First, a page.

It is no wonder that some believe that extra-terrestrial beings brought their knowledge to the Maya. By 300 AD, the first inscriptions suddenly appeared in Maya sites. These early inscriptions were so beautiful it was as if the gods had delivered it to the Mayan themselves! Forward to 600 years later and the inscriptions cease. The first comprehensive writing system in Pre-Columbian America was invented by the Maya. Among the mysteries of the Maya are their amazing understanding of astronomy along with the development of an accurate calendar and mathematical system. Their number system was based on units of 20 and included a concept of 'zero'.
The skills of the Mayan craft are exemplified in their stone and wood carvings, flaked stone objects, pottery and personal adornment. Much of their art centers around their devotion to a religion that is both fascinating and gory. Blood-letting rituals were the norm and many acts of war were motivated by the capture of vast numbers of their enemies for ritual human sacrifice that would run for days on end, forming lakes of blood and fat at the bases of their stone pyramids that defy architectural explanation.
Our understanding of the fascinating MAYAN CULTURE was completely wrong and misinterpreted until as recent as the 1960, when major achievements were made in the deciphering of their glyph language. Elaborately designed ceremonial cities lacking any obvious defenses initially led us to believe that the Mayans were a peaceful theocracy living in ideal harmony with their environment and each other. We could not have been further from the truth. Lowland city-states lived in constant warfare with one another and the thirst of their gods for human blood and sacrifice seemed impossible to satiate.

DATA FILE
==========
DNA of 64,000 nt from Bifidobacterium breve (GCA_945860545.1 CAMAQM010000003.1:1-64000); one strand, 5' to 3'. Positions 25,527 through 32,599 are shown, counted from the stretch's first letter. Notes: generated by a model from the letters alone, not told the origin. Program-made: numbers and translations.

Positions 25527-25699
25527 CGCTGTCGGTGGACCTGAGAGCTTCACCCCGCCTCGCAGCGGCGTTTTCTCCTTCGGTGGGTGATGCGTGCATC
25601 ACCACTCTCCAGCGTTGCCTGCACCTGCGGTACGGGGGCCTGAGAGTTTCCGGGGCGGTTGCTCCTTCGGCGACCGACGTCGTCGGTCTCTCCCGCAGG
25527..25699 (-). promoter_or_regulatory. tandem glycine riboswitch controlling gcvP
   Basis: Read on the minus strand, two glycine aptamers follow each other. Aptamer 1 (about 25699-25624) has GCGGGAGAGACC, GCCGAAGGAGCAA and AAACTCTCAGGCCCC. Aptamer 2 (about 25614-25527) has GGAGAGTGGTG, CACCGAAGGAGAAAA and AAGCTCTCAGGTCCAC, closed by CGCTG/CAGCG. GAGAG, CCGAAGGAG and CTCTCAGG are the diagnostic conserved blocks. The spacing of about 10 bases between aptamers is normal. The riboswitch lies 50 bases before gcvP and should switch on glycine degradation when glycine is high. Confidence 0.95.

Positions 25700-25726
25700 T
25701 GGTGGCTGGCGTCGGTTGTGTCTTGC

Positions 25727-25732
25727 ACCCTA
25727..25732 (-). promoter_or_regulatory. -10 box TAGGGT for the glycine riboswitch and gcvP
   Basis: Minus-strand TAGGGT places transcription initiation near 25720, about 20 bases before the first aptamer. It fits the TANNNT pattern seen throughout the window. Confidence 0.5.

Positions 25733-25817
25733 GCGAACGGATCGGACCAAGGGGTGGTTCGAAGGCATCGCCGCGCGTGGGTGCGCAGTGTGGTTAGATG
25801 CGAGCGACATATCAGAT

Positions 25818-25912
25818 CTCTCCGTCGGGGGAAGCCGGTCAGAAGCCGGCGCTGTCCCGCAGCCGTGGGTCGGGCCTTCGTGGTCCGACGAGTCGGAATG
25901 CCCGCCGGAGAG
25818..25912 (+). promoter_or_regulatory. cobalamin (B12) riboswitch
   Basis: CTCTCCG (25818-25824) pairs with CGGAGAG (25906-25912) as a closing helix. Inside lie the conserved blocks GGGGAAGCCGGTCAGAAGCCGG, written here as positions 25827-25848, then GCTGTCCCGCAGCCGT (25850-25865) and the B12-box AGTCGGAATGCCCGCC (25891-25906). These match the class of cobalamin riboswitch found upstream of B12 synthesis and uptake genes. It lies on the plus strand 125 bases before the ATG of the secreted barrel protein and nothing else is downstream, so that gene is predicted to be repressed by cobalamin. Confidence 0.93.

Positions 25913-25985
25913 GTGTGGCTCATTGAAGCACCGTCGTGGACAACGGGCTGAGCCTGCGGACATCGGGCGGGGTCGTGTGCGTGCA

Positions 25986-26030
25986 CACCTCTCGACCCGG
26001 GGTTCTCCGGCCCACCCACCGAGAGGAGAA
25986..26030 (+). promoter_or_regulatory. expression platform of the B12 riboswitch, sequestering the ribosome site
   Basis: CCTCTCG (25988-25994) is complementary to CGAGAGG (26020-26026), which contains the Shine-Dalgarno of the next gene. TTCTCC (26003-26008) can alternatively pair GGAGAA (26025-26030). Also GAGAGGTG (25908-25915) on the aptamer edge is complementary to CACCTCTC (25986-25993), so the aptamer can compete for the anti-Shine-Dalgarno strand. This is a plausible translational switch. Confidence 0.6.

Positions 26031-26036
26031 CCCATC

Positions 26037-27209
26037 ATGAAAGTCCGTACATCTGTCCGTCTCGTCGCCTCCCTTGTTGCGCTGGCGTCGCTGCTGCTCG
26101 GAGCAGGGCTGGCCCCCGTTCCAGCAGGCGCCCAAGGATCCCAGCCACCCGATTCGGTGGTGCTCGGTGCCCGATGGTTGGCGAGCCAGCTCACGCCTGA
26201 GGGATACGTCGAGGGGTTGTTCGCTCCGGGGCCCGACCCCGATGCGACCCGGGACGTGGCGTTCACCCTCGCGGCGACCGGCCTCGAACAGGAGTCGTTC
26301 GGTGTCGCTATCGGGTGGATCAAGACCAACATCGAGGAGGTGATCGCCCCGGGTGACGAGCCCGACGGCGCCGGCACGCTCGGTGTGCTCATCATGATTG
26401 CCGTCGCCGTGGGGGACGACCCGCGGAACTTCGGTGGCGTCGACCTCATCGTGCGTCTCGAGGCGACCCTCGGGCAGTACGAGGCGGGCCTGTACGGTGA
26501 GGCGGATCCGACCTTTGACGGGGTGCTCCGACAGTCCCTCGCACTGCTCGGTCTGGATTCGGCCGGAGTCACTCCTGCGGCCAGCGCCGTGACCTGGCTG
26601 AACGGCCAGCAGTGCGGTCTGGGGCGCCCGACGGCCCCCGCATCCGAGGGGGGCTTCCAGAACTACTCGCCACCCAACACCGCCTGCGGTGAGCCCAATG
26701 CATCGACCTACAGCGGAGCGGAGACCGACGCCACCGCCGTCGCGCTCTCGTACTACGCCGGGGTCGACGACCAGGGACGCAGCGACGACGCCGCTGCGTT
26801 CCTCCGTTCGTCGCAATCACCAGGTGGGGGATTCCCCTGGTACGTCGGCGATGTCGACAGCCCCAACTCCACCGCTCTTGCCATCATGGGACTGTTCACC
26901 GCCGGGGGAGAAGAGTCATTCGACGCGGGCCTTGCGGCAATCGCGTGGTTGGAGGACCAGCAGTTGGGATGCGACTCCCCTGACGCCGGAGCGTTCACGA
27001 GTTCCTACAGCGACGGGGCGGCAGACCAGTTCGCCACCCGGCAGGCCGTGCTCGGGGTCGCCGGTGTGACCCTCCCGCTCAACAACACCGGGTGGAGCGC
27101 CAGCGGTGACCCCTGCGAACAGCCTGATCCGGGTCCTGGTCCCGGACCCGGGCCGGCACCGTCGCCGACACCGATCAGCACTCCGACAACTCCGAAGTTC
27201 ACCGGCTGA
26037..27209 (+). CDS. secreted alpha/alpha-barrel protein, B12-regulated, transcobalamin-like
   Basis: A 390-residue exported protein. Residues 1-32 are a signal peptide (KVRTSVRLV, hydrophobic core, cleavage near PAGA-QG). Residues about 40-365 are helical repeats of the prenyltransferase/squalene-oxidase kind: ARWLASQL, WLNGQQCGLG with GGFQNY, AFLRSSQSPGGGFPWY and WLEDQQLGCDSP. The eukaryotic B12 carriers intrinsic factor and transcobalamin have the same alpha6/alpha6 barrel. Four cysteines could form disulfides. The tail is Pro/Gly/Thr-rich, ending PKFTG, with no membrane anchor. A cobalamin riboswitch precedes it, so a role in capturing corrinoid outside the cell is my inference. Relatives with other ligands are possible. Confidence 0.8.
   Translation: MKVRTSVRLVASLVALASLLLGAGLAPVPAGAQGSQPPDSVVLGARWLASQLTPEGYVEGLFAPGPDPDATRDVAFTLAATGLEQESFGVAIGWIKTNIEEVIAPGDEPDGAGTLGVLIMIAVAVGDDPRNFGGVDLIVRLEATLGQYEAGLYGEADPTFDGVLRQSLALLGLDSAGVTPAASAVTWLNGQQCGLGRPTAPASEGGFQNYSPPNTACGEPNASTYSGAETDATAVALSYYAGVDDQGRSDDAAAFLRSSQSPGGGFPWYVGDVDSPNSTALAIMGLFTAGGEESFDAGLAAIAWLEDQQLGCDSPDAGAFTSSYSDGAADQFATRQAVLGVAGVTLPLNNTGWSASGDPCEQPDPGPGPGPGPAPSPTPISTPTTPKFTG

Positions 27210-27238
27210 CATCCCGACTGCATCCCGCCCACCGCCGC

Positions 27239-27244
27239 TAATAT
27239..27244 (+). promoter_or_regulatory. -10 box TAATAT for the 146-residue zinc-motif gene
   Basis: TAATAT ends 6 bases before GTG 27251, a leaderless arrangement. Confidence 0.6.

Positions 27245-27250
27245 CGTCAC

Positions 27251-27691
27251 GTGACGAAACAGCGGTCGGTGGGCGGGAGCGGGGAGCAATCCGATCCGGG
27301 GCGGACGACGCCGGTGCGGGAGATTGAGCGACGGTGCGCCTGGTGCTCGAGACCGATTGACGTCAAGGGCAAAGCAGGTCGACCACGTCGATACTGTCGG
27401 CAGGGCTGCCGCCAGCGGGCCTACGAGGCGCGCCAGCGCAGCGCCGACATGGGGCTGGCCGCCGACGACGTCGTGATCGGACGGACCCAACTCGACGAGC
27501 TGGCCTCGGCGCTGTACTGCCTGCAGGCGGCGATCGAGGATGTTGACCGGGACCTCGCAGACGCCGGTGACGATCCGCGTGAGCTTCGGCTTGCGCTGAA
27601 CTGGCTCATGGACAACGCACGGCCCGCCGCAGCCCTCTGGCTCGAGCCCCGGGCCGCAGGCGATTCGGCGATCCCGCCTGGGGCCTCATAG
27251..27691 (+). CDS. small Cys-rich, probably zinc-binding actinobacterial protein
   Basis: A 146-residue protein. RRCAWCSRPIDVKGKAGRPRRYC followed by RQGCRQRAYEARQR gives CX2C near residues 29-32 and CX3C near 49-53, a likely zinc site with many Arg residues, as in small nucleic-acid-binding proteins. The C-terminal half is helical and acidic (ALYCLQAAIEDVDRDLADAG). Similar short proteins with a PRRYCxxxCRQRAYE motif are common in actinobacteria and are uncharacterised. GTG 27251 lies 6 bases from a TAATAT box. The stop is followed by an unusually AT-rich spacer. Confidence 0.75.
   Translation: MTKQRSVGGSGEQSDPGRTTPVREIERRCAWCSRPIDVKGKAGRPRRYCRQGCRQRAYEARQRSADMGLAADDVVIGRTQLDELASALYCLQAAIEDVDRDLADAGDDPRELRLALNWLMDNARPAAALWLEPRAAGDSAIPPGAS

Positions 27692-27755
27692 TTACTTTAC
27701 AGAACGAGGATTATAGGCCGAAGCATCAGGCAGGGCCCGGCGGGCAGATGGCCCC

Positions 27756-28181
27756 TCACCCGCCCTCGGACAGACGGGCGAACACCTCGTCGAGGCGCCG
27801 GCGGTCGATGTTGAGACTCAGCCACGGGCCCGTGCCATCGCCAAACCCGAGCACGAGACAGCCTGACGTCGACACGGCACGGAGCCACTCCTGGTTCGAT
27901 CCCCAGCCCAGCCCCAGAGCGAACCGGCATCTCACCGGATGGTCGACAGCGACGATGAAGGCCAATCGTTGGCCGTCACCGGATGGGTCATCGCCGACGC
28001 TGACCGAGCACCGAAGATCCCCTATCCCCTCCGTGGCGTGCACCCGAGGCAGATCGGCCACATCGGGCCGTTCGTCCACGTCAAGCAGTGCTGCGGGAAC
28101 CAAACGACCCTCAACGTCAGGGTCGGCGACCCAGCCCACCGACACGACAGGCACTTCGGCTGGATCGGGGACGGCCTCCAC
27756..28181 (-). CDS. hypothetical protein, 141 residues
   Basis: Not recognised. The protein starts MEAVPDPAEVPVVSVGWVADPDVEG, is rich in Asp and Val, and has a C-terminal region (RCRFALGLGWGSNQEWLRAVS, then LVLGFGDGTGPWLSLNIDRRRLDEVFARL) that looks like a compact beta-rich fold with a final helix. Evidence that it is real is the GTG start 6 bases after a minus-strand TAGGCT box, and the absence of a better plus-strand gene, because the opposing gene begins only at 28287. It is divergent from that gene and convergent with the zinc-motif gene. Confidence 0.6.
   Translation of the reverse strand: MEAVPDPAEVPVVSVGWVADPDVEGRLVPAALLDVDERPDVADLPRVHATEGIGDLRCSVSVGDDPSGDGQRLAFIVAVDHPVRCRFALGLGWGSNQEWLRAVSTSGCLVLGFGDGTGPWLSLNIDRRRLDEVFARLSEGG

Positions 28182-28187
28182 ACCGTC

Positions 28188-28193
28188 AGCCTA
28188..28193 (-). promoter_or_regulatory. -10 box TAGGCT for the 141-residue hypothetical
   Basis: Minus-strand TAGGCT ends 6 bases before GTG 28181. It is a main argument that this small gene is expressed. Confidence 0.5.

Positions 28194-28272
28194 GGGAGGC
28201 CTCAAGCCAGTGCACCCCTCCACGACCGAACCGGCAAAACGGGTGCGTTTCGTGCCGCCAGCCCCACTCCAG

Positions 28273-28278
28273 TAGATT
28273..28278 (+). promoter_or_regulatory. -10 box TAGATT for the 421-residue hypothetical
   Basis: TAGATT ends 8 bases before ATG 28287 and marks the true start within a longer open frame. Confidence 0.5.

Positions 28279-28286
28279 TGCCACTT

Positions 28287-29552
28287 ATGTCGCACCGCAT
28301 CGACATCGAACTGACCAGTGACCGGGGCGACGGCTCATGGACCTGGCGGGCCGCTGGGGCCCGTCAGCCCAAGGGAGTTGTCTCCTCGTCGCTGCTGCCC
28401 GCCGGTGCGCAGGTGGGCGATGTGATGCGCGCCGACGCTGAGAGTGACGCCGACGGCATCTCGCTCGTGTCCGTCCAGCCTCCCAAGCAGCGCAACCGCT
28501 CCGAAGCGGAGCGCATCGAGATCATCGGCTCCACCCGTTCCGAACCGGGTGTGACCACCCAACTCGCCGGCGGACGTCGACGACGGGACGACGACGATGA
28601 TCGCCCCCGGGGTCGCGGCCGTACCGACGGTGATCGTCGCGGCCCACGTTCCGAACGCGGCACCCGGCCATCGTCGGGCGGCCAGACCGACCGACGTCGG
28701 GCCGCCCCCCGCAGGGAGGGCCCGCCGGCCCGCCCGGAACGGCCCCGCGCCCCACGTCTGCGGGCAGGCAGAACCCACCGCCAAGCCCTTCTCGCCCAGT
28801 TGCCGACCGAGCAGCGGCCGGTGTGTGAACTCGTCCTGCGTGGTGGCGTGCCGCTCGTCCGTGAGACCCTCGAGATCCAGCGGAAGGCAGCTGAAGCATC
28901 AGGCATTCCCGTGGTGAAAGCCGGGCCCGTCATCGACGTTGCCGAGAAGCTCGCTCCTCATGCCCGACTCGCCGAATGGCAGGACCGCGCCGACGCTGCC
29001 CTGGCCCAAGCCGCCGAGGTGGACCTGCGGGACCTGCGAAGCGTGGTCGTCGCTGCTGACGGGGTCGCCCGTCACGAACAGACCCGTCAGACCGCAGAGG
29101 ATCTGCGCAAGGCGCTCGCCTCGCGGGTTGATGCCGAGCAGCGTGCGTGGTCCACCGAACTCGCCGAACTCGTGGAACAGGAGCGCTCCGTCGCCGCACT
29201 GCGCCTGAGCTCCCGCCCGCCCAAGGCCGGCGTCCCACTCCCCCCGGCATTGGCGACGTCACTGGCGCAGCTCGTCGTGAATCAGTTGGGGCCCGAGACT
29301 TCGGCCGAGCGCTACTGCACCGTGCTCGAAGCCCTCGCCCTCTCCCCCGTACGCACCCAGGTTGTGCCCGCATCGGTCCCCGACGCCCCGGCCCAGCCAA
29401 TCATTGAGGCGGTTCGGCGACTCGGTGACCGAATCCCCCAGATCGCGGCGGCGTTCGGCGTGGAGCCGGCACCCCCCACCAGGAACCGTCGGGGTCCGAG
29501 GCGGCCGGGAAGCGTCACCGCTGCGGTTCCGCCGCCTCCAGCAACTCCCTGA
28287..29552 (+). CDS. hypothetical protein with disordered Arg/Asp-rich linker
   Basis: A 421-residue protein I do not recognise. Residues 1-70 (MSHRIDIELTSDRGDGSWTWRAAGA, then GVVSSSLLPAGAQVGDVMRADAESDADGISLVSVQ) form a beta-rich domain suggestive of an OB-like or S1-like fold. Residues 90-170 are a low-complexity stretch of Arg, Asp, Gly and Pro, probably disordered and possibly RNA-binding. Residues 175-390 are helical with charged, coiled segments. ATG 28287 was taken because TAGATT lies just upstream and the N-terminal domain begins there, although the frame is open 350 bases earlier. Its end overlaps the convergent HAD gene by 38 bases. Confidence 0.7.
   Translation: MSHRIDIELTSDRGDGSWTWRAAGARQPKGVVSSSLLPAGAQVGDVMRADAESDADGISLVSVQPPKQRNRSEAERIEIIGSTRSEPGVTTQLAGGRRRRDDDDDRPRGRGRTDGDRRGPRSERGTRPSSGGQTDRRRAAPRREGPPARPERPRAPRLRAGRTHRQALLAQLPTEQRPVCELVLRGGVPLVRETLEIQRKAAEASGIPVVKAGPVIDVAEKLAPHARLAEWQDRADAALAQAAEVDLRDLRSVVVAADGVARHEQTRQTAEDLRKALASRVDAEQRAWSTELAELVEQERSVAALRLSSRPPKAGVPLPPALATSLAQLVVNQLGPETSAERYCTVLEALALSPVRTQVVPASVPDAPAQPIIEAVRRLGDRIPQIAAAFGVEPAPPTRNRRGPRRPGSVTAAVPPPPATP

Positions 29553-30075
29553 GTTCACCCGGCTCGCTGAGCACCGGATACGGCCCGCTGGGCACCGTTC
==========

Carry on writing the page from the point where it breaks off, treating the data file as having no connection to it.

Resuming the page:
Perhaps a lesson for us today, recent scientific analysis of the demise of the highly advanced Mayan civilization now answers the biggest mystery of all - "What ever happened to the ancient Mayans?". Long-term high population density (500 people per square mile - the highest in the world at the time) of unbelievable proportions put a strain on their agricultural system that was impossible to sustain. The effects of nutritional deficiencies are evident in bone and tooth analysis on graves dating to the Late Classic Period. It is most probable that starvation put unbearable sociopolitical stress on the society to either kill each other for food or die of hunger necessitated by the technological advancement of warfare and its escalation.